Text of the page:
Please use this identifier to cite or link to this item: https://une.intersearch.com.au/unejspui/handle/1959.11/1081
Title: Bond and Phenomenology: Shaken, Not Stirred
Contributor(s): Gibson, S (author)
Publication Date: 2006
Handle Link: https://hdl.handle.net/1959.11/1081
Abstract: "Shaken, not stirred" - this is James Bond's preferred way to drink a martini. The familiar, oft-repeated phrase tells us many things about Ian Fleming's Hero - some obvious, some obscure. For instance, Bond's choice of drink reveals that he not only enjoys strong alcohol, but the sort consumed in high society. The martini connotes the glamour, sophistication, and wealth of the fashionable and privileged. Bond's partiality for this drink, and indeed his strict instructions concerning its preparations, suggest that he is no slouch when it comes to fashion.Bond is the epitome of cool. His reconnaissance activities often require that he rub shoulders with the extravagant and elite. Although he is adept, even triumphant in this role, he is not a full-time member of the martini-drinking class. His work, which is his 'raison d'être', is far too important for that. Yet it's not simply a matter of national and patriotic duty over-riding excessive and indulgent desires - it's a matter of international security! What's more, Bond would never dream of becoming a member of any social group, glamorous or otherwise, because he is far too cool and sophisticated for that.Bond is a longer, which agrees with his secret life and work as a spy. Being a licensed-to-kill member of the British Secret Service, he lives, acts, thinks - and drinks - outside the fray of social climbers and glamorous wannabes. From this point, he is untouchable. He is also, perhaps, invincible. The injunction - "shaken, not stirred" - enunciates a cool sensibility that is the result of a carefully developed, fostered, and cultivated intelligence.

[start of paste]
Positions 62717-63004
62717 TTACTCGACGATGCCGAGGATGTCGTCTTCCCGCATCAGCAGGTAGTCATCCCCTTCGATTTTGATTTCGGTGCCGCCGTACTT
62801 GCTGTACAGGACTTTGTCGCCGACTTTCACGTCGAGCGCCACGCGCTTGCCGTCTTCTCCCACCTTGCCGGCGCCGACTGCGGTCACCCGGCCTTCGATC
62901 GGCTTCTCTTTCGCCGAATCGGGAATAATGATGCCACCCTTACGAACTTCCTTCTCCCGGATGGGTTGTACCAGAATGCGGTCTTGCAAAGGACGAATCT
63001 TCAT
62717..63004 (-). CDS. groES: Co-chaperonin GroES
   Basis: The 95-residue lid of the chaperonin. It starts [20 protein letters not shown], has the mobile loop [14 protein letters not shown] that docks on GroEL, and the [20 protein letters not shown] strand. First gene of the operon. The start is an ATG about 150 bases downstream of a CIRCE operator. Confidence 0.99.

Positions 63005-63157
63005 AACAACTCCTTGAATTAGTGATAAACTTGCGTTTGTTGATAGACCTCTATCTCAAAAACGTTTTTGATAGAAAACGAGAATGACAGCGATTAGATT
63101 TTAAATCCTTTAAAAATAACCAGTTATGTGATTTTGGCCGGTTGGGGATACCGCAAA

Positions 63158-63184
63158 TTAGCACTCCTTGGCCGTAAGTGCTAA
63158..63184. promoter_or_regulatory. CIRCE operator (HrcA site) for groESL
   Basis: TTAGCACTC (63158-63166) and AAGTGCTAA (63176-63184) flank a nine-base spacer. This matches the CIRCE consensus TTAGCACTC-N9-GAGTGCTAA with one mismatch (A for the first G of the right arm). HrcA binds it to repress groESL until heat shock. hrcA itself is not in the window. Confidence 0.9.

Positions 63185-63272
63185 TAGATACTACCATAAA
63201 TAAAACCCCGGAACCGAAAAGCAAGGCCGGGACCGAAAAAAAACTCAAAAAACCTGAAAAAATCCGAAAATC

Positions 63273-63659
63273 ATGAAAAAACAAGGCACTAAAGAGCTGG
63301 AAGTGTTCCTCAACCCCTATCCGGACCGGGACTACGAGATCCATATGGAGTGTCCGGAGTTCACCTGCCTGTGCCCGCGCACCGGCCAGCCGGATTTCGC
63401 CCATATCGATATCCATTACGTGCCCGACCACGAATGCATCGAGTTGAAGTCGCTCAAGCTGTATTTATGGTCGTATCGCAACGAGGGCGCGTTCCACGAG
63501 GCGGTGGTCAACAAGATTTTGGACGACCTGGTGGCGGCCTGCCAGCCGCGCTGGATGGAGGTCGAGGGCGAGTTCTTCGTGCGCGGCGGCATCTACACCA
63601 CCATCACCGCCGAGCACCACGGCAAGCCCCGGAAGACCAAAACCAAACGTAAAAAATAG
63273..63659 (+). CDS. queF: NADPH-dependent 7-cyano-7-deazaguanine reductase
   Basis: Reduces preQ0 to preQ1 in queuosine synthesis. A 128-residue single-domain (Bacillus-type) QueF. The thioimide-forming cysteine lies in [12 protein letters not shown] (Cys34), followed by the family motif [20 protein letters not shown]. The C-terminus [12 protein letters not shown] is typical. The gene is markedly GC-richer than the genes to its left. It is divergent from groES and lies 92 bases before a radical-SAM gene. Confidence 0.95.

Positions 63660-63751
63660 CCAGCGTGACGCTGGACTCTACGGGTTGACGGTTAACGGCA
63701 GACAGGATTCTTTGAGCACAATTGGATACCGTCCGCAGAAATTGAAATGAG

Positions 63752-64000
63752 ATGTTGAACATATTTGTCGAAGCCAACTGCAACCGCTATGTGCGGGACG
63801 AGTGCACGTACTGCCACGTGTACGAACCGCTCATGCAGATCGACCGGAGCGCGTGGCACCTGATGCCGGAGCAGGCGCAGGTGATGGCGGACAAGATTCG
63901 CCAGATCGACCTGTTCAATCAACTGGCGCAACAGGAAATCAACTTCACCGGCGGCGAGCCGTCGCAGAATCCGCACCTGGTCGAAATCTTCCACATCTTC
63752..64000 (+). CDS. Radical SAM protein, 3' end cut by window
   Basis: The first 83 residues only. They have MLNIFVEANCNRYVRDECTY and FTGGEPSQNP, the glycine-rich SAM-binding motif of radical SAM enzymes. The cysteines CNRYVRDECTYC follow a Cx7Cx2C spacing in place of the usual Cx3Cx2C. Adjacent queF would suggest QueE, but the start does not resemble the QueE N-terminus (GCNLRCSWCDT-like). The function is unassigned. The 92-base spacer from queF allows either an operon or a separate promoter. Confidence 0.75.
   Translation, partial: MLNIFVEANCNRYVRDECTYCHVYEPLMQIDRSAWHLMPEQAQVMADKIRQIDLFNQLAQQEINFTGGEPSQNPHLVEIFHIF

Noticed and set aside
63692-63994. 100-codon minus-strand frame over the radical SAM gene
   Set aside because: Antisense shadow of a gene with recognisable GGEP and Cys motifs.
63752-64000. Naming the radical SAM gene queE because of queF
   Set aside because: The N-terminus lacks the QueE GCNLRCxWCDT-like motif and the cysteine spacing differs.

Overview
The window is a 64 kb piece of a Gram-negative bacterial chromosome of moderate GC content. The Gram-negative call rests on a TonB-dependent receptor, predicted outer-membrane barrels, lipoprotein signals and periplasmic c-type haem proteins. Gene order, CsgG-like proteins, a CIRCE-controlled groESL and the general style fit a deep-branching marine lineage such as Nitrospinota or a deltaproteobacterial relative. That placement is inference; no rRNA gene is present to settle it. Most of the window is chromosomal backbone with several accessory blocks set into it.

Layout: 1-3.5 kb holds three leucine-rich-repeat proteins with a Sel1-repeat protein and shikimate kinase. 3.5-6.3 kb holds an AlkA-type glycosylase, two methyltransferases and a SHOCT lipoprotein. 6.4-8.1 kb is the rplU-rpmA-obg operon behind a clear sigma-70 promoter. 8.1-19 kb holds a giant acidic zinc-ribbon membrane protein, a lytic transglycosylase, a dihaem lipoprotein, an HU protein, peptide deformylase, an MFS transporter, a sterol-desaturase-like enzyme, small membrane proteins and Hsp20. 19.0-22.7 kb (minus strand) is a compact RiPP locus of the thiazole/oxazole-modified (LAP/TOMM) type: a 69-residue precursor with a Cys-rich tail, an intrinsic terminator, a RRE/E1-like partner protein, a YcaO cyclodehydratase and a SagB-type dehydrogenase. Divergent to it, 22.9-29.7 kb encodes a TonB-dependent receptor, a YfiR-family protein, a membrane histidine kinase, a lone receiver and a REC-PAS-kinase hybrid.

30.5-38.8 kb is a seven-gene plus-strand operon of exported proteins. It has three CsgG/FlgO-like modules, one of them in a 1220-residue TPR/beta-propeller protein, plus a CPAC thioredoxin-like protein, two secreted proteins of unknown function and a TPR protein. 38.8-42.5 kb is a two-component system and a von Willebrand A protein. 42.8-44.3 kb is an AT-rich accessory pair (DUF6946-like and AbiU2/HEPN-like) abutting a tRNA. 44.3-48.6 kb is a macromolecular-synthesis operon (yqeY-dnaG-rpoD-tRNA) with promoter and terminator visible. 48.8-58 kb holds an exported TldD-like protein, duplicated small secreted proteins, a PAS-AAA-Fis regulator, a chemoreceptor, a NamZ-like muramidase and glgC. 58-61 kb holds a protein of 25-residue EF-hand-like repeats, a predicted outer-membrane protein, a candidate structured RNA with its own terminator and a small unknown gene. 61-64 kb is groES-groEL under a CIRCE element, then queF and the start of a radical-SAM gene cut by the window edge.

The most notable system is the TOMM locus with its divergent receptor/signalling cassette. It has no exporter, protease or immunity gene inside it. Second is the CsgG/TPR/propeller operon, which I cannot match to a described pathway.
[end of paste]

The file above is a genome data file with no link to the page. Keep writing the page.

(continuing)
Publication Type: Book Chapter
Source of Publication: James Bond and Philosophy: Questions Are Forever, p. 49-62
Publisher: Open Court
Place of Publication: Chicago
ISBN: 0812696077
Field of Research (FOR): 200524 Comparative Literature Studies
HERDC Category Description: B1 Chapter in a Scholarly Book
Other Links: http://trove.nla.gov.au/work/20969972
http://www.opencourtbooks.com/books_n/james_bond.htm
http://books.google.com.au/books?id=2E4gAQAAIAAJ
Series Name: Popular Culture and Philosophy
Series Number : 23
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Appears in Collections:Book Chapter

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